What they really ought to say is, “Everybody’s a winner…eventually.”  But there were times when it got late, and we had to go home.

The “Jury Assembly Room” is “meat locker” freezing.  I inquire about the sub-thermal temperature, and am informed that that’s because it’s summer.  Apparently, there is a thermostat for the “Jury Assembly Room.”  But it is calibrated in seasons.

There is, however, a patio off the side of the Assembly Room.  I go outside to warm up.  Such is the nature of Santa Monica Jury Duty – “‘Patio Friendly’, and two blocks from the ocean.”

I sit down outside, opening the book I had brought along for the expected wait.  “An entire day of enforced boredom”, observes a fellow Jury Pool candidate.  “Let’s hope so”, I laconically reply.

I hear the “scuttlebutt” that there may not actually be a second trial.  The information is electric, prison inmates hearing, “We’re getting turkey on Thanksgiving!”  I try not to get over-excited.  Random rumors can easily be wrong. 

Re-thinking things, it occurs to me that it might overall have been better to have been selected for the first Jury Panel, because if it turns out that there is a second trial scheduled later that day, it is unlikely to begin until the following day.  Meaning, for me, at least one extra day of Jury Duty!  

Count on me to spot the potential rain cloud in an ostensible silver lining.

Finally, it is announced that, since there will be no action until the afternoon at the earliest, we are temporarily dismissed, and instructed to report back and one-thirty.

I check my Swiss Army Pocket Watch, which I never use (that or any other watch) except on trips when I am required to be someplace at a specific time.  It says,“Ten-fifteen.”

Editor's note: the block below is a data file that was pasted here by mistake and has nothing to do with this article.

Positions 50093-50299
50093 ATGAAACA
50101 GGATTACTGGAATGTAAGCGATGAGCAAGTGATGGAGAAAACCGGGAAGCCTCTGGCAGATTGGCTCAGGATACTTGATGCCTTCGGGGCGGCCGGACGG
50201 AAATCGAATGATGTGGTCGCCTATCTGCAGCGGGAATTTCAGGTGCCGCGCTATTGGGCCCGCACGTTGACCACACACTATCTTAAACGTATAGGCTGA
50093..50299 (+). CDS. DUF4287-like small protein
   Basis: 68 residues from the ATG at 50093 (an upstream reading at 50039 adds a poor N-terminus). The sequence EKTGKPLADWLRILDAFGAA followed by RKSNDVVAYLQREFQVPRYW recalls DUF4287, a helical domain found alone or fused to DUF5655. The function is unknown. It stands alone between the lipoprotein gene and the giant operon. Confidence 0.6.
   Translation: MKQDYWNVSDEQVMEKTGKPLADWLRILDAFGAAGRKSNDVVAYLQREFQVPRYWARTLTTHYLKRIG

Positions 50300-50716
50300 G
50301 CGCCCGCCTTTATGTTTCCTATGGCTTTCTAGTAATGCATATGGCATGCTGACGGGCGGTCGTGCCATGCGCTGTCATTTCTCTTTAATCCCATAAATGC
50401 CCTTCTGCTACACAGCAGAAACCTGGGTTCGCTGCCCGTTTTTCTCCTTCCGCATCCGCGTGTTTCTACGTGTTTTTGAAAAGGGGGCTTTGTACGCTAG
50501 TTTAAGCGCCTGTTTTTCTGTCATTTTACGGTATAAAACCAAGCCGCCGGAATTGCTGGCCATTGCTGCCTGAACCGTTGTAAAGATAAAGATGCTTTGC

I could hardly believe it.  It felt like I had been there a year.

Down in the lobby, I catch sight of an institutional wall clock.  The clock reads:  Eleven-fifteen.”  It was then that I realized that the last time I used it, my Swiss Army Pocket Watch had been – and was still set – an hour behind. 

No wonder it felt so long.  I had been sitting there an hour longer than I thought.  Turns out, I had not gone to the Men’s Room six times in one hour; I had gone to the Men’s Room six times in two hours.  Making me half as nervous as I had previously believed.

After a quick restaurant lunch, I decided to go home for a while and rest.  It is there that I make a strategic mistake: 

I watch the concluding minutes of a Law & Order: SVU. 

It is one of my favorite episodes, in which a believed murdered Assistant District Attorney returns from “Witness Protection” to testify against her assailant.  An eight year-old boy who was shot by the same person also musters the moxie to come forward.

Why was my watching this a mistake?  Because, “What if the trial they put me on is like that one?” 



CONVICTED DANGEROUS DEFENDANT:  “Not now.  But I can find out!”

I do not mean to prolong the suspense here – SPOILER ALERT:  There actually isn’t any.  But this is getting overly long.  So with your permission, I shall conclude this gripping narrative tomorrow. 

1 comment:

Juror #7 said...

As a disabled person, I can honestly say that I would take the elevator, just like everyone else. It is however, a violation not to have a fire exit, as that segment of your essay seems to indicate. But we can all jump out a third floor window, which should also get everyone out of jury duty.I'm